Fast facts about Ebola Virus-A A +A
To Your Health
Friday, August 8, 2014
THE news of the outbreak of disease caused by the Ebola virus in countries at sub-Saharan Africa has pushed news about MH17 crash, climactic disasters like typhoons in the Orient and deadly cyclones and tornadoes in the US to the backseat and now the world's attention and interest on how two affected American volunteer workers affected by the virus would be handled by the sophisticated, high-tech medical and isolation facilities of the Emory University in Atlanta, with very close supervision and monitoring by the Center for Disease Control of the United States Department of Health and Human Services.
To date there are 729 deaths in Sierra Leone and more than 100 deaths in Liberia, with other nearby countries having significant worrisome increase in deaths daily. The fear and scare are aggravated by the death of the diligent and conscientious physician who risked his own life treating patients afflicted by the Ebola virus.
Ebola virus is a filamentous virus, together with the marburg virus and belongs to the Filoviridae family. Ebola virus is one of the biggest viruses with size at times be as big as l mm compared to most viruses the size of which are expressed in nanometers. Ebola virus is one of the viruses that causes hemorrhagic disease; the others being dengue virus, yellow fever virus, Lassa and Marburg.
The subtypes of the Ebola virus are named after the place where it was isolated and identified- Sudan, Zaire. In fact, the third subtype Reston was named after the city in Virginia where in the 80s, the virus was isolated from macaque monkeys from Indonesia and take note, Philippines. Good thing, those exposed to the virus did not get sick.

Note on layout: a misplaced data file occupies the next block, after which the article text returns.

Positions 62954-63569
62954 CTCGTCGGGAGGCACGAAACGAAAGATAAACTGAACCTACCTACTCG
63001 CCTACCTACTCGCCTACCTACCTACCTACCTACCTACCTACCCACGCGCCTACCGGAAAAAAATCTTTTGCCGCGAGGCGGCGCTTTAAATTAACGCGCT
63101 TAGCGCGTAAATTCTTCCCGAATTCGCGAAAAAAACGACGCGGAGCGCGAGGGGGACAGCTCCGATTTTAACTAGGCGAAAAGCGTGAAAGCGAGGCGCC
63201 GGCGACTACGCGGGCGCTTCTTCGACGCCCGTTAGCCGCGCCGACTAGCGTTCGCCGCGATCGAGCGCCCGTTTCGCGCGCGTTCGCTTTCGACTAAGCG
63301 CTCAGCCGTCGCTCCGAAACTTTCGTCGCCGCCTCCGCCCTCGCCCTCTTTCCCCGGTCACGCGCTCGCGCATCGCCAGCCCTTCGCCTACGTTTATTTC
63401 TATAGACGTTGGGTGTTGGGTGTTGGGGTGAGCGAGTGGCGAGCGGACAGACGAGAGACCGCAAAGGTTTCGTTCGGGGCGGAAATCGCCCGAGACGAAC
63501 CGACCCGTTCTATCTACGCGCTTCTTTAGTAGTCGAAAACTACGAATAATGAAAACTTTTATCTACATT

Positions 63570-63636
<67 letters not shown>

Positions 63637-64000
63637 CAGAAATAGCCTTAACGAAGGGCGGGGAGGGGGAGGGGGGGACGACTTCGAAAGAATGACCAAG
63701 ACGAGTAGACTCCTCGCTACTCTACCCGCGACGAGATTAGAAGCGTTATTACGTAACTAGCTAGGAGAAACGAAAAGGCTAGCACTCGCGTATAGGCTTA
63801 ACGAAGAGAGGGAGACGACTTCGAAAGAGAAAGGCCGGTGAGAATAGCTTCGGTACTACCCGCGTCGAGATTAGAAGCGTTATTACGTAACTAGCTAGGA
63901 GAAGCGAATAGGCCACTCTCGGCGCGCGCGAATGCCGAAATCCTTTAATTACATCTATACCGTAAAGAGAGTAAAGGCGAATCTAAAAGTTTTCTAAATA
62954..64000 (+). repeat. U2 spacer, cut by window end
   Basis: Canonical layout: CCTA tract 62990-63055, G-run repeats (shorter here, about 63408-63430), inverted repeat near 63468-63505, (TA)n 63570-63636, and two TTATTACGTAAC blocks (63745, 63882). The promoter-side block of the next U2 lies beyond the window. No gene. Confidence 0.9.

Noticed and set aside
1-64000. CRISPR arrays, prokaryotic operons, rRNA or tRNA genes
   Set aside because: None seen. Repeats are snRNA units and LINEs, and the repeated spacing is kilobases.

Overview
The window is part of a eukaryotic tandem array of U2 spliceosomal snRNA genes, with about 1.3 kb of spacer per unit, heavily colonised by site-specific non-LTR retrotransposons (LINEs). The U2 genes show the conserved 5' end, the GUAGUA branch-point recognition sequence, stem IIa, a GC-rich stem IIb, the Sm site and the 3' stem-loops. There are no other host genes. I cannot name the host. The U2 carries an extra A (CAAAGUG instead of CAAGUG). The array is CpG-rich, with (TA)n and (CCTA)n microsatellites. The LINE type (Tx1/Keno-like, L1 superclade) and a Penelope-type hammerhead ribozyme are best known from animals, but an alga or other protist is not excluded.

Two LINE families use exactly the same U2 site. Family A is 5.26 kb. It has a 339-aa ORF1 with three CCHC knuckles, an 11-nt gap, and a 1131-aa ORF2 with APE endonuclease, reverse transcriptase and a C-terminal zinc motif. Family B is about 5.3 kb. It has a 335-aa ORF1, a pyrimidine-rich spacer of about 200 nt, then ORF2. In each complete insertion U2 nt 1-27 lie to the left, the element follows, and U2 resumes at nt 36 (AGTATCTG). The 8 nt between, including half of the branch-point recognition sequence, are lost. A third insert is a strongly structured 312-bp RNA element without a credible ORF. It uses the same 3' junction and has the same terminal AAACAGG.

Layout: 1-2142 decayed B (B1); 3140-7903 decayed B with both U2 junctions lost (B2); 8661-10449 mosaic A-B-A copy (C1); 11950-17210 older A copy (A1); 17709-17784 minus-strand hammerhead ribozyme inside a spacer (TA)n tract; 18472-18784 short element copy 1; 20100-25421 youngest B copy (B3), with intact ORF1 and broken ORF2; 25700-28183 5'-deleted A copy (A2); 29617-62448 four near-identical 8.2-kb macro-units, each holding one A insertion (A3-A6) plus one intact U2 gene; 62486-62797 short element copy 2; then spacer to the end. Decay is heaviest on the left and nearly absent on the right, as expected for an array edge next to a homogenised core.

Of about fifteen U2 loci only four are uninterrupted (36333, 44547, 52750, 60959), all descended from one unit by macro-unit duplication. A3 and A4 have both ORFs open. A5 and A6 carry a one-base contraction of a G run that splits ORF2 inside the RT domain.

A close look at epidemiologic data shows the Ebola virus should be taken seriously. Several epidemics of hemorrhagic fever in Sudan and Congo in 1976, another one in Sudan 1979, and a repeat outbreak in Congo 1995, followed by more victims in Gabon in 1996. The World Health Organization , is a special agency of the United nations, established in 1948, sent a contingent to Uganda in 2000 to help the people del with 425 cases of Ebola infection, with 225 resulting to death.
The medical world or better yet, the entire humanity owes a debt of gratitude to Anton Van Leeuwenhoek, who one day while gazing through pieces of cut clear glass and lenses, saw minute organisms underneath. Must have been a Eureka experience - a big boon that time during 17th up to early 18th century - when slowly but surely these minute organisms, later on called microbes , were discovered, described and classified.
Obviously, it was the bigger ones that were earlier known - size, shape, staining properties - that were discovered and in fact, were given names. The invention of the electron microscope in 1930, with its sophisticated modification in 1940, afforded the world, a clearer and broader knowledge of the smallest microbes - viruses.
Next week: Know More about Ebola
Published in the Sun.Star Baguio newspaper on August 09, 2014.